"For the future of the Court, its work, and the thousands of victims for whom it delivers justice, it is crucial that States cast their votes for judges based on merit rather than political alliance and refrain from any vote trading."

Delphine Carlens, head of FIDH’s international justice desk

Side events put communities’ concerns on the agenda

The participation of civil society organisations enriches the ASP by raising key concerns of affected communities and helping put them on the agenda. Adapting to the hybrid format of this year’s ASP, civil society groups are coming together the week leading up to the Assembly (8-11 December) to ensure that these communities’ voices are heard. With the support of the ASP and some States Parties, civil society leaders are holding various side-events focusing either on key recommendations to this ASP’s agenda items, or on situations of international crimes lifting up voices from the field. FIDH and its members will particularly be involved in the following side events:

International Expert Review of the ICC: Civil society perspectives on next steps. (hosted by FIDH, Human Rights Watch, & Liechtenstein, Spain, Switzerland, and Sierra Leone)
Tuesday, 8 December 2020 - 17:00-19:00 (The Hague) / 11:00-13:00 (New York)
Recording available in English: https://www.youtube.com/watch?v=gEfGiGMKS0Q&t=18s
Political Transition and Combating Impunity in Mali. (hosted by FIDH, Lawyers without Borders Canada, & Belgium)
Tuesday, 8 December 2020 - 17:00-19:00 (The Hague) / 11:00-13:00 (New York)
Recording available in French: https://www.youtube.com/watch?v=cvzN-Swj0TU
Crimes Against Humanity and Complementarity in Latin America. (hosted by FIDH, Coalition for the International Criminal Court, Comisión Mexicana de Defensa y Promoción de Derechos Humanos, Comisión Colombiana de Juristas, Colectivo de Abogados José Alvear Restrepo, & Reporters Without Borders)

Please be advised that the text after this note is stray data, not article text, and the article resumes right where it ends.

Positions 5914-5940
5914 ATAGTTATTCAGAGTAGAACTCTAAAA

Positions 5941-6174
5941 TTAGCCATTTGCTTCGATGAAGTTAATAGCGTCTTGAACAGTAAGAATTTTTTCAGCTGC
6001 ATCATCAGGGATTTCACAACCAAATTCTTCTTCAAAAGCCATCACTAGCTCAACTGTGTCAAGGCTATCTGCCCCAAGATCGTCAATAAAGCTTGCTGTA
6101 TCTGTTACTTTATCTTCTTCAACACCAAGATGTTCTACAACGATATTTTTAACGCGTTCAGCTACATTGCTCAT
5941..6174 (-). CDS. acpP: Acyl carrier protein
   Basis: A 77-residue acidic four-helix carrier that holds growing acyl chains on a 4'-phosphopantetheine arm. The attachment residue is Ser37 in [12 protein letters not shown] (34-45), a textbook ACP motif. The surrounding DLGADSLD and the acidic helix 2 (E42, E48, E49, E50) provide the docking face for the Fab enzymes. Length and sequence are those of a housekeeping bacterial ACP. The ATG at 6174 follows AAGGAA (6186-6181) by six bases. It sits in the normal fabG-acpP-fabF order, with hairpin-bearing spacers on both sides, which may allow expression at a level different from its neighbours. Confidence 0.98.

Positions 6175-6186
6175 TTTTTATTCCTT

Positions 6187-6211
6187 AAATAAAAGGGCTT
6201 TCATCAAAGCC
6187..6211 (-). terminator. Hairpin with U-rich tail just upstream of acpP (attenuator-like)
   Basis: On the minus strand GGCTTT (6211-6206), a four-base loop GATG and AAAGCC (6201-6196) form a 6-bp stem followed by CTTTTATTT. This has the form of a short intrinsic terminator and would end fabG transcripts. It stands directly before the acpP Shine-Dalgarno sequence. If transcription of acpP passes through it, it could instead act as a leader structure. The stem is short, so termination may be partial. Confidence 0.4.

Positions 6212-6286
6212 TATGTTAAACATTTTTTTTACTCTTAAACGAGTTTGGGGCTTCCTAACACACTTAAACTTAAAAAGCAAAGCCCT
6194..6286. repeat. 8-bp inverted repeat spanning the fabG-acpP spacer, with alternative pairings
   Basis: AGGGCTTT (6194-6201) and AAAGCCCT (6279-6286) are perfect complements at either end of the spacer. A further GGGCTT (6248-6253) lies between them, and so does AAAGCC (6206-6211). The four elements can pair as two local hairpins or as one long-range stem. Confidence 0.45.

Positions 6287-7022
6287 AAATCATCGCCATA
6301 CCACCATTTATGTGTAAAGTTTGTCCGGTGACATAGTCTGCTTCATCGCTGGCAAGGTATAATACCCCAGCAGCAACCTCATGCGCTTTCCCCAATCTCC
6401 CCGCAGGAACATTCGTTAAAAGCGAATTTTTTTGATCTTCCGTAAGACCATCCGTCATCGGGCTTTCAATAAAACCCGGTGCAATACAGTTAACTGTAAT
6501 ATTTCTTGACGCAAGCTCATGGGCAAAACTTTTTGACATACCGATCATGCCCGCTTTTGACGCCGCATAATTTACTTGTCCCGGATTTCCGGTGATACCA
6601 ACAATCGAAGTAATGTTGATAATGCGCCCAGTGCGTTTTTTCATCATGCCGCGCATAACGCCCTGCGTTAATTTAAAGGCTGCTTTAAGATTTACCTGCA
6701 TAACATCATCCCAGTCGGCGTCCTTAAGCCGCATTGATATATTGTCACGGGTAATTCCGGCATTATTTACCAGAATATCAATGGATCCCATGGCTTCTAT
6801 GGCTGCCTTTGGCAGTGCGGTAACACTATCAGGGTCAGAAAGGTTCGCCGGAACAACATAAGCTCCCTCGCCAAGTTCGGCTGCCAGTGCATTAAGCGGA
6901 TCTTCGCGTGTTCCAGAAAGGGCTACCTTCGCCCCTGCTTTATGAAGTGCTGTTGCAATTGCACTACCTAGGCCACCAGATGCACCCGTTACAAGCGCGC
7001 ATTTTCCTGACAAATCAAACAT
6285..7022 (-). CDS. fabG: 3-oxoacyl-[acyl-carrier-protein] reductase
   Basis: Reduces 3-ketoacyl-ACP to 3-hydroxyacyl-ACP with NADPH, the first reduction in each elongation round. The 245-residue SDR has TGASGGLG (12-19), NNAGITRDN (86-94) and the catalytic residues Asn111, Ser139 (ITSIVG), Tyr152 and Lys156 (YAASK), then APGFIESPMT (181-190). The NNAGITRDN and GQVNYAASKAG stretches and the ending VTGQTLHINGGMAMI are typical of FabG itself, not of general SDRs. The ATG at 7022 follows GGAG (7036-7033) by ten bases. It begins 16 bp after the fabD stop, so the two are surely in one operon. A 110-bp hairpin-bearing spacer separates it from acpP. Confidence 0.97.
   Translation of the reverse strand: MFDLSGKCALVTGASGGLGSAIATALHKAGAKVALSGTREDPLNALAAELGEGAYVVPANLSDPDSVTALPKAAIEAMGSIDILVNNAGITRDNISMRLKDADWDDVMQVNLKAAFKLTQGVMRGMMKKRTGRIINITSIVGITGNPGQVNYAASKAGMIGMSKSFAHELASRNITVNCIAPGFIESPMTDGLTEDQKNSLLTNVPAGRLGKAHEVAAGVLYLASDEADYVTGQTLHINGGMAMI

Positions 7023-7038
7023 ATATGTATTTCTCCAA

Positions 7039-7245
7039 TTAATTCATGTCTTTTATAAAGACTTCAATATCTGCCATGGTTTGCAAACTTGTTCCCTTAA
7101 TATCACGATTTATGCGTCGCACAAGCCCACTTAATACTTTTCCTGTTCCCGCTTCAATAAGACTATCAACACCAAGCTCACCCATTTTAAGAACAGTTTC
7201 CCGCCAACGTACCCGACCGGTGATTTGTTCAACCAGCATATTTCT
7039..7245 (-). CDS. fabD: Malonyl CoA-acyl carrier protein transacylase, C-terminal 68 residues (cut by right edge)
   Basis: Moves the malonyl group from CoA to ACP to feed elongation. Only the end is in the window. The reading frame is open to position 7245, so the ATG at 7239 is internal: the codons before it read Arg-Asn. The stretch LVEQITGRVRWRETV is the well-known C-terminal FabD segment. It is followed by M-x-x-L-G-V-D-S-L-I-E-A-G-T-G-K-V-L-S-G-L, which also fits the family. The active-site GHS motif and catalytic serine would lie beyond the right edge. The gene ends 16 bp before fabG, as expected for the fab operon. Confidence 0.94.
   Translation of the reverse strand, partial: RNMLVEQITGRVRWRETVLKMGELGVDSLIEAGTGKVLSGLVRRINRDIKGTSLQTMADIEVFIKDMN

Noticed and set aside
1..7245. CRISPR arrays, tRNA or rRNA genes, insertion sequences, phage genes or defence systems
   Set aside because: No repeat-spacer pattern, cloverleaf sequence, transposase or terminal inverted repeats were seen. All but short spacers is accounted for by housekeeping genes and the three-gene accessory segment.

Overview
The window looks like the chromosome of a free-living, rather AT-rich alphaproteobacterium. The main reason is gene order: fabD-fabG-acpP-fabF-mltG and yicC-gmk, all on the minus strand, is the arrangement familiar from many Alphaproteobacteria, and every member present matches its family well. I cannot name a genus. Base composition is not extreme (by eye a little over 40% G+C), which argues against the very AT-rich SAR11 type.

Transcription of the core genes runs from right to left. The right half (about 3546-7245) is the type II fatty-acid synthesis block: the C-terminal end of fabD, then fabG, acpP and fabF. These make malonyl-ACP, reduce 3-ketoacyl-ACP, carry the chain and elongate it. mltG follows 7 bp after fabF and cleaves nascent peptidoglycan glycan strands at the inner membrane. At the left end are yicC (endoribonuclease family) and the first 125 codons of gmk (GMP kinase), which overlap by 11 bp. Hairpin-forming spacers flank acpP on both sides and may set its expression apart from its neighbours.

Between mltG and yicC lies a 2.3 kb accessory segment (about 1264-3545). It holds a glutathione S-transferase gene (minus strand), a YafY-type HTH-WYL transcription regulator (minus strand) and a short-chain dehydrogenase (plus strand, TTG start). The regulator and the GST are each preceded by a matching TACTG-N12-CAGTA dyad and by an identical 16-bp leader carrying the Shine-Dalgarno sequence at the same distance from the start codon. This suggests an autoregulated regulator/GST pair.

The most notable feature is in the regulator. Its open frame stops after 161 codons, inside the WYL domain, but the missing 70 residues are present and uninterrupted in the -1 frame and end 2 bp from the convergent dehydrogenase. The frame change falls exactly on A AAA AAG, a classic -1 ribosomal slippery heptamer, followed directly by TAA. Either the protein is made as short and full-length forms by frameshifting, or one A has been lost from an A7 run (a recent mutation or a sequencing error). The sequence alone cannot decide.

Wednesday, 9 December, 2020 - 18:00-20:00 (The Hague) / 12:00-14:00 (New York)
Recording available in Spanish: https://www.youtube.com/watch?v=0aq5ya9punc
and English: https://www.youtube.com/watch?v=BmGxDDrKWWc
Justice and Accountability for Sexual and Gender-Based Crimes Against the Rohingya. (hosted by FIDH, No Peace Without Justice, Amnesty International, the Association against Impunity, Fortify Rights, Global Centre for the Responsibility to Protect, Global Justice Center, Human Rights Watch, Parliamentarians for Global Action and the Women’s Initiatives for Gender Justice (WIGJ) & the Embassy of Bangladesh to the Netherlands)
Friday, 11 December, 2020 - 17:00-19:00 (The Hague) / 11:00-13:00 (New York)
Impunidad en México: Corte Penal Internacional ¿Alternativa Viable?
Hosted by Comisión Mexicana de Defensa y Promoción de los Derechos Humanos (CDMDPDH), FIDH, Reporters Without Boarders (RSF), IDHEAS
Tuesday 15 December 2020 - 17:00-19:00 (The Hague) / 10:00-12:00 (Mexico City)
Recording available in Spanish: https://www.youtube.com/watch?v=QlpxyFWUzZs
Addressing the Independent Expert Review Report’s Findings and Recommendations on Victims’ Rights: The Perspective of NGOs
Organised by the VRWG and PGA, sponsored by FIDH, REDRESS and ICMGLT.
Friday 18 December 2020 - 19h15-20h45 (The Hague) / 13h15-14h45 (New York)

Find out about all side events here: https://www.coalitionfortheicc.org/asp19-side-events-ngovoices

Due to the covid-19 pandemic, restrictions have been implemented. This 19th Assembly of States Parties will see a reduced number of people participate in person, with events spread between The Hague and New York and a strong online component. Among the eight in-person places reserved for representatives of civil society, a member of FIDH’s permanent representation to the ICC will attend the session held in The Hague. While adaptations have been made to ensure the impacts of restrictions remain limited, FIDH is concerned that this format may hamper ability to engage with the Court and the States Parties, thus maintaining a sense of remoteness regarding the Court’s actions.